Eating Disorders: Myths

Esta guía en Español Young men's version of this guide
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Eating Disorders Awareness

Myth: Everyone with an eating disorder is underweight.

Truth: Although most people with clinically-diagnosed anorexia are underweight, or have lost a significant amount of weight, people suffering from bulimia, binge eating disorder, and OSFED can be at a normal weight, or even overweight. Also, people with eating disorders usually try and hide their bodies by wearing baggy clothes or dressing differently, so you may not notice visible changes to their weight.

Myth: Eating disorders are just an extreme form of dieting.

Truth: Unlike dieting, eating disorders aren’t just about losing weight. Eating disorders are psychological problems with serious physical consequences.

Myth: Only girls and women have eating disorders.

Truth: Eating disorders affect males as well. According to the National Eating Disorder Association, up to 1 in 3 eating disorder diagnoses in teens are male, and disordered eating behaviors in general are as common among males as they are among females. Similar to with women, risk factors for males include being an athlete  in a sport with weight requirements, like wrestling, rowing, and gymnastics, or endurance sports like track and field, cross country, and swimming. Studies have shown that about the same amount of men suffer from binge eating disorder as women. Men with eating disorders might be focused on gaining muscle mass, so it might appear that they are simply “getting in shape.”

Myth: People choose to have an eating disorder.

Truth: No one chooses to have an eating disorder. There is a combination of things that can start an eating disorder, and recovery involves a lot of time and support from family, friends, and eating disorder specialists such as a therapist, nutritionist, and medical provider.

Myth: People with anorexia don’t eat anything.

Truth: Although some people with anorexia eat very small quantities, some just restrict the types of foods or amounts that they allow themselves to eat. For example, they may only eat foods that are low in fat or calories, or foods that don’t have carbs in them. They might also try to hide their eating disorder and attempt to eat what would appear to be a normal amount when in front of other people.

Myth: The media is the cause for all eating disorders.

Truth: The media’s constant focus on dieting, losing weight, and being thin can definitely contribute to an unhealthy obsession with food and weight, but whether or not someone develops an eating disorder has a lot to do with other factors, too.

Myth: Someone can only have one type of eating disorder.

Truth: People with one type of eating disorder can develop symptoms of another eating disorder over time. For example, some people who restrict their food intake may go on to develop binging and/or purging behaviors.

Myth: It’s almost impossible to recover from an eating disorder.

Truth: Complete recovery is possible, but it can take a long time. Recovery can take anywhere from months to years because it requires someone to change the way they think and act about food, as well as deal with stress, trauma, abuse, and/or other psychological problems. It also takes a team of specialists to address all the issues that led to the eating disorder. Recovery can rarely be done without professional help.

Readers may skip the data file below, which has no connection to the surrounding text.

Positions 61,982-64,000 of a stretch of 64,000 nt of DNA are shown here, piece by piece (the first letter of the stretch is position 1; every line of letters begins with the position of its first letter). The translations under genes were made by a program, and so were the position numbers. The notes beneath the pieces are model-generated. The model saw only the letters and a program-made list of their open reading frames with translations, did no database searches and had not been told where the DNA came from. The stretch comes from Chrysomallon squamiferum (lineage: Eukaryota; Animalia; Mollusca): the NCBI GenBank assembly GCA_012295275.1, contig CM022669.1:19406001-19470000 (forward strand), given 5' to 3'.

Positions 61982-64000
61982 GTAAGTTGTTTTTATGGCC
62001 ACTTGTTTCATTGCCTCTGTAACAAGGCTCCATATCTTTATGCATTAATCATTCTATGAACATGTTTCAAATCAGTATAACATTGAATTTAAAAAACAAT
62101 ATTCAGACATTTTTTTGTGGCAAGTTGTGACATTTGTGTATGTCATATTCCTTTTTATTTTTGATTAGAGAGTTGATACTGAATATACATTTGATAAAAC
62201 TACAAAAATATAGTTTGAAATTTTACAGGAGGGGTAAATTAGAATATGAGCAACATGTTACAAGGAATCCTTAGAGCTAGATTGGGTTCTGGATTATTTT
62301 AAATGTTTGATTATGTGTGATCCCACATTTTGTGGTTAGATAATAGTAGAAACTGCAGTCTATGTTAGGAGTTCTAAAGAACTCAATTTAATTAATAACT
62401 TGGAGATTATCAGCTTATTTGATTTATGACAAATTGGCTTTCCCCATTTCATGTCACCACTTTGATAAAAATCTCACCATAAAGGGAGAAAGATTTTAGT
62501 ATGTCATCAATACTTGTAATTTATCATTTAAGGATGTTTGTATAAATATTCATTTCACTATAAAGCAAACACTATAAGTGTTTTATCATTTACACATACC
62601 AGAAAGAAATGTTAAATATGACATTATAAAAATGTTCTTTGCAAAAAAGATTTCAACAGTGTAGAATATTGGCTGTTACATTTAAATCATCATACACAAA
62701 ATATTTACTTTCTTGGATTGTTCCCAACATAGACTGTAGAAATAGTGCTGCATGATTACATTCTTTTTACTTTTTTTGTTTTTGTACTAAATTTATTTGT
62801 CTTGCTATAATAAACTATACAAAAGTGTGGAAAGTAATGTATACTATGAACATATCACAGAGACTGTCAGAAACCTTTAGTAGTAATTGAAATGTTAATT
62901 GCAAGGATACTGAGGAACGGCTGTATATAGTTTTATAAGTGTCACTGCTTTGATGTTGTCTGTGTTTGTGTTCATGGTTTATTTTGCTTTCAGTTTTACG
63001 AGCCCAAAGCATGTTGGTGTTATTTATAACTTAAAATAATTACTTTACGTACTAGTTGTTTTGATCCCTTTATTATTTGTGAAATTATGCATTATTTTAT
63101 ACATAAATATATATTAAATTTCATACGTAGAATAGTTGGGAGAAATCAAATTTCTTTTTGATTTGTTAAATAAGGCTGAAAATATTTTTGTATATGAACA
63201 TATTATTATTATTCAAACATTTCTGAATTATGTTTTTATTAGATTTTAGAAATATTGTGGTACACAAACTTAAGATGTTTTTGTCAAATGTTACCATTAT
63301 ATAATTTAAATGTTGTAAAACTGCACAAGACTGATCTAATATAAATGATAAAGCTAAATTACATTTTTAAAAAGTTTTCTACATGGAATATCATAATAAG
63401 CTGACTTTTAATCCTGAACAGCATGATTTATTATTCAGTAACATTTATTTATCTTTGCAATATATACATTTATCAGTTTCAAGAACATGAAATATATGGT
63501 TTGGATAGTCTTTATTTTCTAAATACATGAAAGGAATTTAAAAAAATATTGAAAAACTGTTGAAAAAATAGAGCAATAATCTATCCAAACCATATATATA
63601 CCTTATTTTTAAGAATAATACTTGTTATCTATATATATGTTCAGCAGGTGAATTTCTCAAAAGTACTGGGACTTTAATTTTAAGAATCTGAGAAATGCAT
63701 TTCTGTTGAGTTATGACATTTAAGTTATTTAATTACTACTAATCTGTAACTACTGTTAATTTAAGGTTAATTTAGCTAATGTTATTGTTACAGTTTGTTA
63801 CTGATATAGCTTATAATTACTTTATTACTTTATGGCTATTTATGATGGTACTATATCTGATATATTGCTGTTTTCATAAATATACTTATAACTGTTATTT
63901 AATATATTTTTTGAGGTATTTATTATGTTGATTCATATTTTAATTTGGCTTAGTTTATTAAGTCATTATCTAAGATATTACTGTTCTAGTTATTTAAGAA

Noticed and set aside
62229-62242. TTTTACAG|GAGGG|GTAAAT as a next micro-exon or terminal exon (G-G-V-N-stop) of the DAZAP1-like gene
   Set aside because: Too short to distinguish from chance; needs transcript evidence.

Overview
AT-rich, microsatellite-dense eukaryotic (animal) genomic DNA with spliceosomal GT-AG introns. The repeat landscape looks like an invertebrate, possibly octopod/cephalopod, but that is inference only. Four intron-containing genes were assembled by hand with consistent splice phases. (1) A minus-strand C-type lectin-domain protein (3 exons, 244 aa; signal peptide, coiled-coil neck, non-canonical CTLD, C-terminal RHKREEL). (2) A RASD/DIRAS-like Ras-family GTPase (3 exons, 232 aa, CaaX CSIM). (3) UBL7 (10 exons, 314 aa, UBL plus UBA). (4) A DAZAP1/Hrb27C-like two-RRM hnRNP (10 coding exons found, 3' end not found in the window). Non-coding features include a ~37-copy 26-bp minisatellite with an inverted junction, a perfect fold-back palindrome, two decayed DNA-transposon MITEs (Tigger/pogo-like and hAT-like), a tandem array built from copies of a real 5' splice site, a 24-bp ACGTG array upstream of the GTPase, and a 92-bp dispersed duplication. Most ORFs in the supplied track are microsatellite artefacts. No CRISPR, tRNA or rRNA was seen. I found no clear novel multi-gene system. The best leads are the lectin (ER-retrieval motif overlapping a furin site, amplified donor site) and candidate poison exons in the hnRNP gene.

Myth: Only white, upper-class teens suffer from eating disorders.

Truth: Eating disorders affect all races, ages, and socioeconomic groups.

Myth: Eating disorders aren’t very serious.

Truth: Eating disorders are serious psychological conditions and can lead to very serious medical problems. Most of these medical problems are a result of malnutrition (not getting enough nutrients) or weight-loss techniques such as vomiting. There can also be medical consequences as a result of self-harm. Eating disorders must be taken seriously and require treatment before they become too severe.

Myth: Eating disorders are rare.

Truth: One research study showed that 0.3% of US teenagers between the ages of 13-18 suffer from anorexia, 0.9% from bulimia and 1.6% from binge eating disorder (Swanson et al. 2011). An even higher percentage of teens use unhealthy weight control strategies such as an extreme dieting and fasting.

Myth: You can never exercise too much.

Truth: It is possible to over-exercise, and it can actually be very dangerous. Over-exercising or “compulsive exercising” is actually a form of purging. Compulsive exercisers will make exercise their top priority, feel guilty when they don’t exercise, and use exercise as a way to either “earn” or “burn off” food and exercise an obsessive amount. They might exercise despite being injured or sick, or exercise regardless of weather conditions.

Myth: You can never eat too healthy.

Truth: When someone becomes obsessed with only eating foods they think are “pure” or “natural,” and limits their food intake to a very narrow selection of “healthy” or “clean” foods, it can lead to what is called “orthorexia” and may be considered a form of OSFED. People with orthorexia often will avoid eating “unhealthy” foods such as those with fats, preservatives, artificial ingredients, and/or processed sugar. By severely limiting the types of foods they eat, they may not be getting essential nutrients such as calcium and fats, which can lead to malnutrition.